This place is immense, I think to myself as I descend from the hill where the shuttle from the train station deposits us. And white. So white that it is difficult to take a proper picture in the sun. White gravel turns my black shoes dusty. White stone walls reach toward the blue sky. White steps. White walls. White arches. White like a nun’s coiffe that represents part of its heritage but also belies some of its darker past. The largest Abbey in all of Europe, this is L’Abbaye Royale de Fontevraud, the Royal Abbey of Fontevraud, a UNESCO-classified historic monument in the Loire Valley of France.
As I enter from the back gates of the private parking area, I am in awe of it all – I have not been to such a place before and do not wish to break its spell with mindless chatter to my colleagues. It seems they share my feelings – “Just look at this place” comes in almost a whisper, as if to hold onto the spell as long as possible. We have travelled here by train from Paris in a little over an hour. Away from the hustle bustle of tourists and traffic to this peaceful home to arts, culture and hospitality, we are here to learn more about the wines from the Loire Valley as part of the inaugural Loire Millésime hosted by Vins du Val de Loire.
One of the largest monastic sites remaining from the Middle Ages, the Royal Abbey of Fontevraud sits on the border of the Anjou, Touraine and Poitou regions. Restored in concept as “The Ideal City” the four-pronged project features a range of buildings and activities specific to the site. Concerts, exhibitions and the like make up the cultural prong, space for conferences and debate, the intellectual prong. A hotel and restaurant provide for both hospitality and residential needs, a gift shop offers commercial space for local artists, souvenirs, books and locally made tea, honey and soaps. Part resort, part museum, part conference center, the project is a study in terroir – not in the sense of wine making but in the true sense of place. Its history, its beauty and its vision create a space for learning, meditating and repose. It is a place to renew, reflect and rejuvenate – especially for those of us bombarded with the 24/7 toxins of American political discourse. Just a few days at Fontevraud felt more like two weeks of true vacation. Its remarkable present strikes a balance from its complex past as both a place of reverence and a place of despair.
The Pre-Eminence of Women
Around 1101, Breton preacher Robert d’Arbrissel brought his followers to the little valley of the Fountain d’Evraud. A reformer and defender of the poor, d’Abbrissel followed Gregorian norms to establish a religious community different from most: he imposed the principle of a “double community” that divided its members over four priories, or monasteries, and formed the heart of his settlement. Unique to this community, d’Arbrissel gave pre-eminence to women. Shepherded by a series of Abbesses, it began with Petronille de Chemille in 1115 and ran smoothly for 500 years until conflict arose between the abbess Jeanne-Baptiste de Bourbon and the monks in the mid-17th century. It also became a royal necropolis, sheltering the tombs of Henri II Plantagenet, Richard Coeur de Lion (Richard the Lionheart, King of England) and his mother Alienor d’Aquitaine (Eleanor of Aquitaine), Queen Consort of France (1137 – 1152) and England (1154-1189) and Duchess of Aquitaine in her own right. Women ran France’s most powerful abbey until September 1792, when the last abbess Julie de Gondrin de Pardaillan d’Antin left Fontevraud after religious orders were abolished, male community dispersed and all abbey furniture sold. Once one of the most powerful and highly centralized religious communities, the Fontevraud order collapsed. The French Revolution destroyed and plundered the Abbey and the new Republic sold it as national property.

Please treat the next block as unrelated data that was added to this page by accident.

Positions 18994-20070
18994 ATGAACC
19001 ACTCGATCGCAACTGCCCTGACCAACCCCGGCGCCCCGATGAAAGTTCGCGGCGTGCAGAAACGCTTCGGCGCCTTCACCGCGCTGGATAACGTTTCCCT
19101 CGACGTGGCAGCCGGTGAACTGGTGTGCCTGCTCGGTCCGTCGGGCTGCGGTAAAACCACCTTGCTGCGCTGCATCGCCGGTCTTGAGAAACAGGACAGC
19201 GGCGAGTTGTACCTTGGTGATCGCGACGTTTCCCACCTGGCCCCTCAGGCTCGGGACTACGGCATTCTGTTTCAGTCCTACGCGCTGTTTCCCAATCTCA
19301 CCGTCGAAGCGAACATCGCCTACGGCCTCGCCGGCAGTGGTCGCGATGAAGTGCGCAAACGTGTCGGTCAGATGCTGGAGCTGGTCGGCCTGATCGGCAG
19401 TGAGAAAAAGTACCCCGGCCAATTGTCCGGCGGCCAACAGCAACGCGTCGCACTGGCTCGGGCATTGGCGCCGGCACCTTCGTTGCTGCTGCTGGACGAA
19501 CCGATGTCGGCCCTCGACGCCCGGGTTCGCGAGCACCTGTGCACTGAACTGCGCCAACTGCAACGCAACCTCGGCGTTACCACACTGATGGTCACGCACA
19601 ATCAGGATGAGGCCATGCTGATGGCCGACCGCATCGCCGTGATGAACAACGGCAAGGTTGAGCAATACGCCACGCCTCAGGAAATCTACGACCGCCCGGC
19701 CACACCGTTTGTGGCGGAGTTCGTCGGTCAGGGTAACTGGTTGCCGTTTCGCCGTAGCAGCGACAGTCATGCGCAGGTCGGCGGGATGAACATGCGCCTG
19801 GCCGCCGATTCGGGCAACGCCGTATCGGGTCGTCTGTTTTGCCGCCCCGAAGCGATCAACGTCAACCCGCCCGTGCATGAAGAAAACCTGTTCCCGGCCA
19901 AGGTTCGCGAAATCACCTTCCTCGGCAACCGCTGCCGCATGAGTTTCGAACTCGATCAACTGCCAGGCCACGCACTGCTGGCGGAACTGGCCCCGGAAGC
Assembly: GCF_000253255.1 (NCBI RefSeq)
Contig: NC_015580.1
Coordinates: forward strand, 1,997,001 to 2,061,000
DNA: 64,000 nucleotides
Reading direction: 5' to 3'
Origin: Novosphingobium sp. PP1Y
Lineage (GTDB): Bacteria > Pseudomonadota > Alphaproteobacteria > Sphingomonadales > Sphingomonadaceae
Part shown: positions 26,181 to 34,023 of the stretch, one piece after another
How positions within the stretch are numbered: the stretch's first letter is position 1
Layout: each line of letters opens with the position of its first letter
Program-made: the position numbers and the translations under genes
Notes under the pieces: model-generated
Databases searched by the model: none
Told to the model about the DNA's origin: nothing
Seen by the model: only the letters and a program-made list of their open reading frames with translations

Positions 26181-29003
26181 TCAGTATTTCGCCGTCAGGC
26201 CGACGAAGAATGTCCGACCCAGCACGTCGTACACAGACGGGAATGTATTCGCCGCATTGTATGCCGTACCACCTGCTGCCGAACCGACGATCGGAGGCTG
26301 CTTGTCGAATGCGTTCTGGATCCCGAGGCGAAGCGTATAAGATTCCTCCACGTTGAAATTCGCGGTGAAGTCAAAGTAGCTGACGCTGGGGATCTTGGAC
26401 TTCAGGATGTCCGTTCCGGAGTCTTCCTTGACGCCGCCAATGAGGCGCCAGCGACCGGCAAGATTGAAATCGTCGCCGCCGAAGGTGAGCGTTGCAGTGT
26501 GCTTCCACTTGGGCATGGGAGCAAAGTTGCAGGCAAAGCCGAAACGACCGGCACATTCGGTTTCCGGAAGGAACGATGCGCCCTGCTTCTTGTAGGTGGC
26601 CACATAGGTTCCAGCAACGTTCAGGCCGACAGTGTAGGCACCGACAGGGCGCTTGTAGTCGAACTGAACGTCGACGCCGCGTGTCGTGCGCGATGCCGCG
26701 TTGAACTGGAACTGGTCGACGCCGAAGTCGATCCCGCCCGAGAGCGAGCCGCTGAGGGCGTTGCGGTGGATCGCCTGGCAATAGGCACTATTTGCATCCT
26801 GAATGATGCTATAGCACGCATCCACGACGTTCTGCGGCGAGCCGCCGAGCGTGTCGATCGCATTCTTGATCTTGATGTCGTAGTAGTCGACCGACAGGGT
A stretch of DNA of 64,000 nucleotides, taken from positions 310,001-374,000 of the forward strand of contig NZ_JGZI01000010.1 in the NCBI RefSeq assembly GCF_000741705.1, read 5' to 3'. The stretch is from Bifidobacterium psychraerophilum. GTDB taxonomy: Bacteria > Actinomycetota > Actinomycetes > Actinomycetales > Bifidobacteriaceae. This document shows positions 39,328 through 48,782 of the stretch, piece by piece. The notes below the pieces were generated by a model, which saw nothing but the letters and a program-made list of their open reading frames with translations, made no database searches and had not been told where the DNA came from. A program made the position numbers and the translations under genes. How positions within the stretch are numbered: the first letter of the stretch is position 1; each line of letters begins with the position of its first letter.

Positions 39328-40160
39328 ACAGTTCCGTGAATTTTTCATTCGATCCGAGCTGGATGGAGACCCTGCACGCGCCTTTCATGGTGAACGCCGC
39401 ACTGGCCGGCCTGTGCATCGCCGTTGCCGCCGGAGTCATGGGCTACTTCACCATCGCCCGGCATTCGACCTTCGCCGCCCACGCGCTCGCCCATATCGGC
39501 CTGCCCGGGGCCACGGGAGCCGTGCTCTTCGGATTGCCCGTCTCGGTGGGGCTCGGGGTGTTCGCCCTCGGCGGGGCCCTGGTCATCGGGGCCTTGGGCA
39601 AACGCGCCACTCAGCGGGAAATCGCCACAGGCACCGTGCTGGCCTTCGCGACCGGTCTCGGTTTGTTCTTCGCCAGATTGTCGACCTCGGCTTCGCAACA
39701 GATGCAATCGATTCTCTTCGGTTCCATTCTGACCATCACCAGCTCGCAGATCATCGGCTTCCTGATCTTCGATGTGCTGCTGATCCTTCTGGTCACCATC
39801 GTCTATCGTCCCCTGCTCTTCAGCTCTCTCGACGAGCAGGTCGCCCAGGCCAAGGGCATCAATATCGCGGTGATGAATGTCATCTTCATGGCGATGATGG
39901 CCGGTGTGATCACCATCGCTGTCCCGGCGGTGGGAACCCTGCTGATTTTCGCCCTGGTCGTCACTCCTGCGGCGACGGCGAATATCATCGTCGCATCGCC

From Priory to Penitentiary
In 1804, Napoleon Bonaparte transformed the Abbey into a central prison, at first housing 600 men, women and children. While the Abbey prison was transformed to hold a planned 1,000 prisoners, within just five decades it grew to an overcrowded 2,000 men-only detention facility. Fontevraud prisoners manufactured buttons, gloves, chairs, nets and blankets for the army, and made linen from hemp. Operating for another 100-plus years as such, Fontevraud was considered one of the harshest prisons in France. Political prisoners received the harshest treatment. Fontevraud housed several hundred Resistance fighters, 10 of whom were reportedly shot at the abbey under orders of the Vichy Government. In his semi auto-biographic novel, The Miracle of the Rose, French novelist, playwright, poet, essayist, and political activist Jean Genet, describes the experience as though he were there, “Of all the prisons in France, Fontevrault is the most troubling.” The Pogues reference the novel in their 1990 song from the same titled album, “Hell’s Ditch.”
In 1963, the Central prison closed, and the abbey’s management shifted to the French Ministry of Culture. A historic timeline indicates the last prisoners did not leave the site until 1985, and presumably worked to complete the major restoration. Fontevraud opened to the public in 1985 as a tourist destination, and on November 30, 2000 was registered as a Loire Valley UNESCO World Heritage site.
Of the four original priories, only three remain: the Grand-Moustier (originally associated with the nuns of the choir), the Sainte-Marie Madeleine (originally the community of lay sisters) and the Saint-Lazare, whose sisters cared for lepers. The fourth, the monks’ Saint-Jean l’Habit, is said to have been dismantled stone by stone during the French Revolution.